More "Buzz" from ACEEE Summer Study—Grow Homes

Joe Clark and Martha Wudka of Evergreen Economics did a study in which "getting into the weeds (or weed)" was the whole point. Since marijuana is becoming legal in state after state, they wanted to zero in on the energy use in "grow homes". These are homes where residents grow marijuana for personal use. The biggest energy use gain? Lighting to grow the plants indoors.

Here is the abstract from the paper that was presented at the 2018 ACEEE Summer Study of Energy in Buildings, followed by a link to the paper:

Heading into 2018, eight states andthe District of Columbiahaveadopted legislation thatlegalizes recreational marijuanausage. Withthe exception of Washington,each state alsolegalized homecultivation of cannabis, allowingresidentstogrowbetween four and six plants.Unlike commercialgrowersthatregister through regulatory boardsand often work with utilitieson their energy needs, homegrowersare harder to track and maybe less familiarwith the energyuse associated with indoor cannabis cultivation. These energy demandsprimarilystem fromrunning high-intensity discharge (HID) lights 12 to 24 hours aday, which, in a traditional four-by-four-foot grow operation, can significantlyincrease the electricity usage of an average U.S.home(Podorson 2015).

This paper describesourfindingsfrom recent research conductedwith homegrowers inOregon and California based on two anonymousweb surveys that reachedover 150 homegrowers; interviews with specialty lighting manufacturers,distributors,and indoor agricultureretailers; and outreach atthe California Grower Workshop attended by local growers and utilityrepresentatives. The paper outlines the characteristics of home growers and their facilities, homegrower lighting preferences, thepotential energy demandimplicationsofhomecultivation,andthe receptiveness of homegrowers to energy efficient solutionssuch as LEDs.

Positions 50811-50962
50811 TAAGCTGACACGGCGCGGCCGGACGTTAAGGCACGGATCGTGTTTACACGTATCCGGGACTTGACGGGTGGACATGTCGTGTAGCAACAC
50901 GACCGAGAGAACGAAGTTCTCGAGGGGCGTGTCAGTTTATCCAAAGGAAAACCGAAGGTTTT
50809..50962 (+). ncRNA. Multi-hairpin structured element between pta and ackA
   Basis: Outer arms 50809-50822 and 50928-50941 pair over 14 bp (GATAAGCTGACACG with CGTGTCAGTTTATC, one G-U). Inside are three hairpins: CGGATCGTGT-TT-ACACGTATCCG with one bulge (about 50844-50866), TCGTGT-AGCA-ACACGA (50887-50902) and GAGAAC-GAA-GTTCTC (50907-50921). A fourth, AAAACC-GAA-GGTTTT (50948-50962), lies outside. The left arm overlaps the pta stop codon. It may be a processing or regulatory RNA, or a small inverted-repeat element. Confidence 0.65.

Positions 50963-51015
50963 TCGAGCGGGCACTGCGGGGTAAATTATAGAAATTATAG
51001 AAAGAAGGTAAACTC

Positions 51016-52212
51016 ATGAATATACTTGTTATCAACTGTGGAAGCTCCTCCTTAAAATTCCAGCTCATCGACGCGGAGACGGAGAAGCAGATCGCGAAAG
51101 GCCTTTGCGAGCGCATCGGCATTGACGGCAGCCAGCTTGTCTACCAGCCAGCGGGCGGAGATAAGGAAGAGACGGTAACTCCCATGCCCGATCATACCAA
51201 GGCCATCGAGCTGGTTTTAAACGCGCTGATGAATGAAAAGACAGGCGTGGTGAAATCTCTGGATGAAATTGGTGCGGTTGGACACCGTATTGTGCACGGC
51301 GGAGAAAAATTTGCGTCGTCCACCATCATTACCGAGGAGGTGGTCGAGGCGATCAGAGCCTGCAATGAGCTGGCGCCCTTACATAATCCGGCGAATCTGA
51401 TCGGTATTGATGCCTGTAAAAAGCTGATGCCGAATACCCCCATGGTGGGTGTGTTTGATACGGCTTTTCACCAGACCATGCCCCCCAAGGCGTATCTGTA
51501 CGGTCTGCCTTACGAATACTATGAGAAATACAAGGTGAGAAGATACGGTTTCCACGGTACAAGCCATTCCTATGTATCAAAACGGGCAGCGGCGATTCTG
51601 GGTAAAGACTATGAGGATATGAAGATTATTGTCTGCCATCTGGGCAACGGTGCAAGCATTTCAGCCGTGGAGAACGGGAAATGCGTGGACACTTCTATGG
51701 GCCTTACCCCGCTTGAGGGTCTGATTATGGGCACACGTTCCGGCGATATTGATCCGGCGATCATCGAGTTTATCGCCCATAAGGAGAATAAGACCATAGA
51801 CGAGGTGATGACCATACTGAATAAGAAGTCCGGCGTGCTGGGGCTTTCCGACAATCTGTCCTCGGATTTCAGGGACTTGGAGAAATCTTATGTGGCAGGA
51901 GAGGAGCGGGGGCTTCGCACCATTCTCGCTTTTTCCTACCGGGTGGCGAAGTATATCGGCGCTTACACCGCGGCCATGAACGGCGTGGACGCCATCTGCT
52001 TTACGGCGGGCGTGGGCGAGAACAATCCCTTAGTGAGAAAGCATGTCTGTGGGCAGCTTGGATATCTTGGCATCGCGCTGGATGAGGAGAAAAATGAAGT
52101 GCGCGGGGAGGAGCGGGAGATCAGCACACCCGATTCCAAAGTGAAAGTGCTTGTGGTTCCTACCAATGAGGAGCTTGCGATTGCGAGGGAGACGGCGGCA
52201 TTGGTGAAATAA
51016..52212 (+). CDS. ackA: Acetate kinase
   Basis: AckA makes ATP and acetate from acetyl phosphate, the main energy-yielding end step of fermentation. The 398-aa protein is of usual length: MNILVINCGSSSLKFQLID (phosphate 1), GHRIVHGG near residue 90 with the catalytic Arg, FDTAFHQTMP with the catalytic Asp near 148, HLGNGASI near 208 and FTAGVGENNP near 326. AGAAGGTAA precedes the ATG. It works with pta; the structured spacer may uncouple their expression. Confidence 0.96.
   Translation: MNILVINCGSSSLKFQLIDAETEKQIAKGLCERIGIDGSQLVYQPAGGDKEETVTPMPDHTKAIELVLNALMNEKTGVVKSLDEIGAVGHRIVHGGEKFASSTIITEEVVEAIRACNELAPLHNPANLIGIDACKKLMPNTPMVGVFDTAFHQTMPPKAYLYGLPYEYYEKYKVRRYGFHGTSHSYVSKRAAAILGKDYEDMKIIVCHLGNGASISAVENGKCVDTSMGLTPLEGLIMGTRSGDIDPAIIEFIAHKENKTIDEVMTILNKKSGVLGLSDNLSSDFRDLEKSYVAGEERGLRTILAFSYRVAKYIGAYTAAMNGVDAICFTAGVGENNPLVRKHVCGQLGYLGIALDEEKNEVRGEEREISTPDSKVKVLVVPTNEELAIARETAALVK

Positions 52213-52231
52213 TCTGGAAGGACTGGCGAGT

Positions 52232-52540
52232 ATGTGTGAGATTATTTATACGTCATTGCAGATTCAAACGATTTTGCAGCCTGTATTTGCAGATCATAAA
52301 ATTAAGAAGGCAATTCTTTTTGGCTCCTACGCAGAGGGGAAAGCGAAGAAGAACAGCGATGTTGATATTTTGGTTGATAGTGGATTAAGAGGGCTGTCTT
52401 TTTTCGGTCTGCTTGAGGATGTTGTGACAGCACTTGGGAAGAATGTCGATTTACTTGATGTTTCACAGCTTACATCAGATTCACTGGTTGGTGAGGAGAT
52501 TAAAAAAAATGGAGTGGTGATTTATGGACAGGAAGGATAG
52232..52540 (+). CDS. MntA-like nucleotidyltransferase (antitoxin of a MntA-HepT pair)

The trend towards cannabis legalization is leading to an increase in indoor cultivation, which has local and widespread energy impacts.Understanding the home grower market can help utilities and cannabis market actors identify both market drivers and barriers to adopting energy efficient solutions in this emerging and largely unstudied market sector.

Paper: "Highest Users on the Block: An In-depth Look at the Oregon and Cali...," by Joe Clark and Martha Wudka, of Evergreen Economics.

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